Emotions, rationality and classical appraisal theories

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Chapter 11 endnote 5, from How Emotions are Made: The Secret Life of the Brain by Lisa Feldman Barrett.
Some context is:

Anger [supposedly] makes people unable to conform their actions to the law, and so partially mitigates a person’s responsibility for his actions. [...] Some legal scholars acknowledge that emotions might not be a departure from rationality but rather a form of it.

Since the 1990s, legal scholars have started to acknowledge that emotions might be a form of rationality.[1] This idea is usually associated with one flavor of the classical view, called classical appraisal theories, which propose that emotions are caused by cognitions, triggered when people evaluate the world in some way. This hypothesis still relies on the classical view of human nature and assumes that emotions are reactions to the world, and therefore cause behavior in some mechanistic stimulus → response type fashion (i.e., stimulus → appraisal → response). In classical appraisal theories, evaluations of the world (i.e., appraisals) are automatic, not an act of will. As a general rule, ideas like volition (was an action the result of a choice or decision-making?) and self-control (was the decision made with awareness?) are murky in classical appraisal theories.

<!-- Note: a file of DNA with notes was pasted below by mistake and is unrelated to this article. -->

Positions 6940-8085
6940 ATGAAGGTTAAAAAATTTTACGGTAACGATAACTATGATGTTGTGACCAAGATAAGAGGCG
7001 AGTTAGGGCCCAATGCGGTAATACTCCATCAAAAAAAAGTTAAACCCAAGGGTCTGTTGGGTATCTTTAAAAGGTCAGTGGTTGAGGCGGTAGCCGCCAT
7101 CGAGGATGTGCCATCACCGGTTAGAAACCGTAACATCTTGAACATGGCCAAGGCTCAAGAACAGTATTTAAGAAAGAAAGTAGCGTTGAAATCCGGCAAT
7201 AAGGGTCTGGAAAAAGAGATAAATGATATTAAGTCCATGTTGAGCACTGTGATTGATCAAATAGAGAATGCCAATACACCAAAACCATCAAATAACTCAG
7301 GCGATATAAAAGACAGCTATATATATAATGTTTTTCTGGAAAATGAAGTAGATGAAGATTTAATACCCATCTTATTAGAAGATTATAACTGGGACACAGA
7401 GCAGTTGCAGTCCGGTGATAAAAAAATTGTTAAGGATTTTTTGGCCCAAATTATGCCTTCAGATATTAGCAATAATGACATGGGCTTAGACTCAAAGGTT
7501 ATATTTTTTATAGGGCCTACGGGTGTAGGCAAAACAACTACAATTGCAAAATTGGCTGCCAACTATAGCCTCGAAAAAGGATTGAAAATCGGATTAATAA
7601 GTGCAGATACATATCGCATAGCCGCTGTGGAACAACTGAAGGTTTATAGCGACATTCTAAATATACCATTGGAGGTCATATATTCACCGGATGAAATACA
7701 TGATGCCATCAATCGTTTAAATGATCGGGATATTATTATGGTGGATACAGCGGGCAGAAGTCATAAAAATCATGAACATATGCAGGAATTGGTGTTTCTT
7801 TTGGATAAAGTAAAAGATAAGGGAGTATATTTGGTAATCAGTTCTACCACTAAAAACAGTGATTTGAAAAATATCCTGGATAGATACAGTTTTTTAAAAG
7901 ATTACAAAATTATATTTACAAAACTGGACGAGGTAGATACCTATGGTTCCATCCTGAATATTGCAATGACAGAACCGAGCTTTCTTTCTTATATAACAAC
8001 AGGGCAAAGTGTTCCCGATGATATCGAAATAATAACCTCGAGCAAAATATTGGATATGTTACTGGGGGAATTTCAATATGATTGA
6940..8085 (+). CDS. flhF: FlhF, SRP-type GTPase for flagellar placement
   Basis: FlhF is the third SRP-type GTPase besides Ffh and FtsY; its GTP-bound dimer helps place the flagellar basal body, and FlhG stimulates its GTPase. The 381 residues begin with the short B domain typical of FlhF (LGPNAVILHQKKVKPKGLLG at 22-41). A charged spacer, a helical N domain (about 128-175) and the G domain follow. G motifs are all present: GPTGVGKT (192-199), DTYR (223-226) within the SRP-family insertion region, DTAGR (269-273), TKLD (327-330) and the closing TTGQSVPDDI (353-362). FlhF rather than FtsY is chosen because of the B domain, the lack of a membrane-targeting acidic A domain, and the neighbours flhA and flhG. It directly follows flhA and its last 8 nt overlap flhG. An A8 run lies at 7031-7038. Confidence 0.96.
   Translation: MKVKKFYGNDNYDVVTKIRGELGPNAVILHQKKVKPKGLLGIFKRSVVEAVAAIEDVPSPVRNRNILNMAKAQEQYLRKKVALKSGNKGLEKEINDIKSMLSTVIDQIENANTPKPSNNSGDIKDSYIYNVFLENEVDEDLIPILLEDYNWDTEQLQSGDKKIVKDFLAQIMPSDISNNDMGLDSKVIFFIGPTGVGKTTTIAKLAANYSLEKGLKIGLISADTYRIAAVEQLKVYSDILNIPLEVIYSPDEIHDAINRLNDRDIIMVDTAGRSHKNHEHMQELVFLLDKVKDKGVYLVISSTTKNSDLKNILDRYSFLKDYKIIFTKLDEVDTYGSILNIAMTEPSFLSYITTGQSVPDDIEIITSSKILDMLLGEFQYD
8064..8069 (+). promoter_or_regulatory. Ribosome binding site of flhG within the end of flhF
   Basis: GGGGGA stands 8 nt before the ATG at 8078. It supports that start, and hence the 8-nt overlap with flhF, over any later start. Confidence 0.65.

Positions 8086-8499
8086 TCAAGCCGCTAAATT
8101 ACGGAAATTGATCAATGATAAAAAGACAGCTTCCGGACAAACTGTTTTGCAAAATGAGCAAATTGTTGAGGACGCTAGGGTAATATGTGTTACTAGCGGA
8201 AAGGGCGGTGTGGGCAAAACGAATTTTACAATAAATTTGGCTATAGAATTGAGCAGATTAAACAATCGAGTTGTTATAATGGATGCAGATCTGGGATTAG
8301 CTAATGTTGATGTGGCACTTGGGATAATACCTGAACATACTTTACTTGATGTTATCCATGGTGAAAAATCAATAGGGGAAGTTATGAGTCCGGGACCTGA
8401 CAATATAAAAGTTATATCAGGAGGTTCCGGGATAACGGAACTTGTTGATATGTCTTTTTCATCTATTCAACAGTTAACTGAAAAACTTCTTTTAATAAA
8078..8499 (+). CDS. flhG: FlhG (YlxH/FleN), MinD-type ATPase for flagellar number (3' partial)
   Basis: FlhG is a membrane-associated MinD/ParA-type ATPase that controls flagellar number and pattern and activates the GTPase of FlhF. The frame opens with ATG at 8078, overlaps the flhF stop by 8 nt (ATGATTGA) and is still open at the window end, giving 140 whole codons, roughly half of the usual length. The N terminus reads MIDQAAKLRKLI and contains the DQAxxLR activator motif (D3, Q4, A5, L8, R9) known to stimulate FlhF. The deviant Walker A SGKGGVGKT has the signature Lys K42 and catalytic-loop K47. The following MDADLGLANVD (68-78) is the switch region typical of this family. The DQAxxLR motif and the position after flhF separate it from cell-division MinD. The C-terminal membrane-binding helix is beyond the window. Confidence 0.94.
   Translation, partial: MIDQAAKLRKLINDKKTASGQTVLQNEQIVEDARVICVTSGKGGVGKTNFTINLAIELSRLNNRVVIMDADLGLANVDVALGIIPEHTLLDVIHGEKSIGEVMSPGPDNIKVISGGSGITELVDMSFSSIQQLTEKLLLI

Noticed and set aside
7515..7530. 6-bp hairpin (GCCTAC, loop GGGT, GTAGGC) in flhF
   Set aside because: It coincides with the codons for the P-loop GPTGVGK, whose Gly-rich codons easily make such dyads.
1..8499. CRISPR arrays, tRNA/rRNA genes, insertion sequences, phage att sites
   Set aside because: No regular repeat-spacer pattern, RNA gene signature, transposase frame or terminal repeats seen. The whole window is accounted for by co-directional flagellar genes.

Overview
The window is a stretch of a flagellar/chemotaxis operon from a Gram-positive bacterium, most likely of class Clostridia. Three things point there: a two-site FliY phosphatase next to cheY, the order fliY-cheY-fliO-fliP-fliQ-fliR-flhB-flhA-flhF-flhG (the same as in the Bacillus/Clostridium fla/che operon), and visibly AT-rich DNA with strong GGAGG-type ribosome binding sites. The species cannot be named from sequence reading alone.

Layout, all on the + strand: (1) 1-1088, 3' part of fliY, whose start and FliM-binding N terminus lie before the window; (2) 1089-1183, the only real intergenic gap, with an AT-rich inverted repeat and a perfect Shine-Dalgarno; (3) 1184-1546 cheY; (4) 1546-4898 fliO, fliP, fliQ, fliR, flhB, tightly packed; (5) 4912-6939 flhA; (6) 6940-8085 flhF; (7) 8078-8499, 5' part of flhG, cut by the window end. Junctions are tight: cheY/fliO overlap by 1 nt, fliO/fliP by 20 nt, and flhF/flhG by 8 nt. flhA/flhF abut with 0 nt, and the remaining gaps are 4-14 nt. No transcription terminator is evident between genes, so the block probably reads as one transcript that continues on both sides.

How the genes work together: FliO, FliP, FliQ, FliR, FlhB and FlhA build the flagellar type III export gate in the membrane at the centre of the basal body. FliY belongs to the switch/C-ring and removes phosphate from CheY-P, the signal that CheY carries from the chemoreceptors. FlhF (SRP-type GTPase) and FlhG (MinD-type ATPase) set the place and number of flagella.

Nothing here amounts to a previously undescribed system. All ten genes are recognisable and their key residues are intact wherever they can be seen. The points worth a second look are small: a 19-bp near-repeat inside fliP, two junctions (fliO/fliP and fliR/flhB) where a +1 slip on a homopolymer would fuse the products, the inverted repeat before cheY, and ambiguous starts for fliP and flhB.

A number of papers by legal scholars argue that emotions are valuable because they are rational responses to a situation (by virtue of being caused by a cognitive process, namely appraisal).[1] If emotions are a way of making sense of the world, the argument goes, then they are a particular sort of cognitive assessment. This view rehabilitates the concept of emotion for use in the law and makes emotions palatable by calling them cognitions, making them appropriate for retributive decision making.[2]

In my view, classical appraisal theories have the structural of causality all wrong. Appraisals are not literal cognitive mechanisms that bring emotions into being. They are ways of describing what it feels like to experience emotion (i.e., they are properties of emotion).[3] Appraisals only describe, not cause, your experience of the world.


Notes on the Notes

  1. 1.0 1.1 For example, Kahan, Dan M., and Martha C. Nussbaum. 1996. “Two Conceptions of Emotion in Criminal Law.” Columbia Law Review 96 (2): 269–374.
  2. For example, Pillsbury, Samuel H. 1989. “Emotional Justice: Moralizing the Passions of Criminal Punishment.” Cornell Law Review 74: 655–710.
  3. Barrett., Lisa Feldman, Batja Mesquita, B., Kevin N. Ochsner, & James J. Gross.  2007.  "The experience of emotion."  Annual Review of Psychology,58, 373-403.